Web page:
How to get an SSL certificate for more than three months?


#1

I have seen domains (such as https://zerossl.com) with Let’s Encrypt certificates that last for years. How can I get a certificate like that for a domain so I don’t have to renew every few months?


#2

All Let’s Encrypt certificates expire after 90 days. They may offer shorter-lived certificates in the future, but probably not longer ones.

https://zerossl.com/'s current certificate is valid for 90 days, from December 4 to March 4.

Edit: Your best options are to automate renewal so it’s not a hassle anymore, or to use a different CA offering longer-lived certificates.


#3

Hi @sulliops,

I think you misinterpreted what you saw; the certificate for zerossl.com, like other Let’s Encrypt certificates, has a 90-day validity period.

        Issuer: C=US, O=Let's Encrypt, CN=Let's Encrypt Authority X3
        Validity
            Not Before: Dec  4 18:27:00 2016 GMT
            Not After : Mar  4 18:27:00 2017 GMT
        Subject: CN=zerossl.com

Extension every 3 months
#4

Okay, @schoen @mnordhoff then please explain this.


#5

That is the correct expiry time of the intermediate certificate (the Let’s Encrypt Authority X3 certificate in the chain you’re viewing there).

Since it’s being displayed here as the expiry time of the leaf certificate for zerossl.com, I think you’ve found a Safari bug.

Do you have a way that you could export a copy of the certificate in PEM format (perhaps from within the Details tab there or something)? Maybe we can interest someone at Apple in looking into this.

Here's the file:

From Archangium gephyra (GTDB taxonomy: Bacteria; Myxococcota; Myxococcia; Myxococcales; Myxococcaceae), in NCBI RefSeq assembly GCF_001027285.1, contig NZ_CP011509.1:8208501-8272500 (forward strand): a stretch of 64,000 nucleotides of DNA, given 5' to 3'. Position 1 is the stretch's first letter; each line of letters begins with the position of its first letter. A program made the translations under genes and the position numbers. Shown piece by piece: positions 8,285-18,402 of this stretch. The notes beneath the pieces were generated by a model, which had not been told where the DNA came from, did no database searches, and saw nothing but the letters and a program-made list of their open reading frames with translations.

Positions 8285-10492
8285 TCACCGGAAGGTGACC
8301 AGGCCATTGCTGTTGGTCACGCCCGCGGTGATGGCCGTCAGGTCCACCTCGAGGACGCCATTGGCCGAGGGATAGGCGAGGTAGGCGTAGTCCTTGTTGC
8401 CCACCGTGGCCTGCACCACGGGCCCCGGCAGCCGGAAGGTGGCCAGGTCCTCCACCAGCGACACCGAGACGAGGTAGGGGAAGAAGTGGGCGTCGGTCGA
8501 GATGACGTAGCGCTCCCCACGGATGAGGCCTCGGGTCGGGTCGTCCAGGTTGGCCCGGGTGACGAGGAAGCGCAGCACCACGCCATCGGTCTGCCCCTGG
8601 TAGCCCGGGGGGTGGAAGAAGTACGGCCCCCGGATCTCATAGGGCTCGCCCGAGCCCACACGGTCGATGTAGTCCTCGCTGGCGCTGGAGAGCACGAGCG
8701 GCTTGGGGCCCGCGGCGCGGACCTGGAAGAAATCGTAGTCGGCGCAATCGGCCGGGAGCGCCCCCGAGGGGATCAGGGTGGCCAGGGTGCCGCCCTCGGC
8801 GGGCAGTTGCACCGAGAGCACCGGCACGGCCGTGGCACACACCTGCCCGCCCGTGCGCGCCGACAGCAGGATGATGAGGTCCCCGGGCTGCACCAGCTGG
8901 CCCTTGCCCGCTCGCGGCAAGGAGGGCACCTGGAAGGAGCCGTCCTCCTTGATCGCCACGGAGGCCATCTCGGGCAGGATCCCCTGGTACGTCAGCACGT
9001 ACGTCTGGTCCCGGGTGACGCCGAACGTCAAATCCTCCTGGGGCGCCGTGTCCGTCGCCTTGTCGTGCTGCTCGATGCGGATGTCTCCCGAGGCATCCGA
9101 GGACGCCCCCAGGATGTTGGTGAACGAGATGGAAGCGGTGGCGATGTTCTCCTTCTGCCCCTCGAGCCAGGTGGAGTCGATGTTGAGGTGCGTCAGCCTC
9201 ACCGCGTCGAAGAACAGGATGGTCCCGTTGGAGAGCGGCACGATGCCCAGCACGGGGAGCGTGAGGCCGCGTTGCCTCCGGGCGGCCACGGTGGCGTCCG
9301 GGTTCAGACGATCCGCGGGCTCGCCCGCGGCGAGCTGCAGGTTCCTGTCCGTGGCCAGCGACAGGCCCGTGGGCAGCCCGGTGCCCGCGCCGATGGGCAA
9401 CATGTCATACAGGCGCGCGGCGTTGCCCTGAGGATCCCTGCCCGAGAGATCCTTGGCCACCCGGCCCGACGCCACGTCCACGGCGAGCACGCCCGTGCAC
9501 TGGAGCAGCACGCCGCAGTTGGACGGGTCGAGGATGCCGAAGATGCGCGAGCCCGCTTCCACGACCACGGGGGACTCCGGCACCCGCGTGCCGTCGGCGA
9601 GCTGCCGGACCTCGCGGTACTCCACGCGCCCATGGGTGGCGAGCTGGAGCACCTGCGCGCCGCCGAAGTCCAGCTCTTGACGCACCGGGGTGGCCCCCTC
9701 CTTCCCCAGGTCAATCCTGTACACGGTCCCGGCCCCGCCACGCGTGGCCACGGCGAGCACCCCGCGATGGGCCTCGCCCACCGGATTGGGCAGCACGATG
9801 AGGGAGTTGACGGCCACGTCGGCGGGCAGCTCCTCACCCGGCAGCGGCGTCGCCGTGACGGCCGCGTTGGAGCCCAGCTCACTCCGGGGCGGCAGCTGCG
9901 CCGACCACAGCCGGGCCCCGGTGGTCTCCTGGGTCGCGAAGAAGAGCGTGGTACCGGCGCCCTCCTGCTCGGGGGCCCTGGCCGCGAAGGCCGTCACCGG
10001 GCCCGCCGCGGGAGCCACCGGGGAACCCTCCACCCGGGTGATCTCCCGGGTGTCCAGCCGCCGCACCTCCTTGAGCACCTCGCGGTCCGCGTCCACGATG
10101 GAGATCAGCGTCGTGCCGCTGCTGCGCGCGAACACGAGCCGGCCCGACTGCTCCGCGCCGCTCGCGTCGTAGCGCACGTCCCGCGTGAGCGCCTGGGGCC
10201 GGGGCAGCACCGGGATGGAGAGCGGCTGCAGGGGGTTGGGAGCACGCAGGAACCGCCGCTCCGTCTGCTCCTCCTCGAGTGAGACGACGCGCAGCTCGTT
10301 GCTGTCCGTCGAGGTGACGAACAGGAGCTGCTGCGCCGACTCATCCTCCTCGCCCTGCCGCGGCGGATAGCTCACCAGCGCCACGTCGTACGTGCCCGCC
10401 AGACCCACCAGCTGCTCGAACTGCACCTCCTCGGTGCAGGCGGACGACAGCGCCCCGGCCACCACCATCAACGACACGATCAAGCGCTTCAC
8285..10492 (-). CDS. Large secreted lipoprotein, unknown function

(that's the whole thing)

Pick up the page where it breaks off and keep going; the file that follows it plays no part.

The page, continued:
Edit: also, what version of Safari and on what version of macOS?


#6

Please instruct me on how to do this, and I can contact Apple myself as I am a developer/tester. I am using Safari 7 Beta on macOS 10.12.4 Beta, but this issue persists on all versions of Safari 6+ that I have tested. This issue only appears on “official” Let’s Encrypt sites, such as the Community, https://sslforfree.com, https://gethttpsforfree.com, etc.

EDIT: it appears to me as though Safari is being told to trust the intermediate certificate as the domain’s certificate. I can verify that this issue only exists in Safari. Opera, Chrome, and Firefox don’t display this issue.


#7

That’s interesting and it sounds like a real Safari bug. Maybe you can send them the screenshots and links. For contrast, this is what I see in the equivalent dialog in Firefox 50.1.0

I’m confident the Firefox version is right because I’ve exported the certificates and looked at them with the openssl tool. The data that you see displayed for the zerossl.com cert is in fact the correct data for Let’s Encrypt Authority X3, immediately above it in the chain.


#8

Gotcha. Then, in that case, I will contact Apple Developer to have this issue fixed in the next public release.


#9

Thanks for following up and taking care of that, @sulliops!


#10

For what it’s worth, https://www.sslforfree.com/ and https://gethttpsforfree.com/ are third party websites, not officially related to Let’s Encrypt in any way.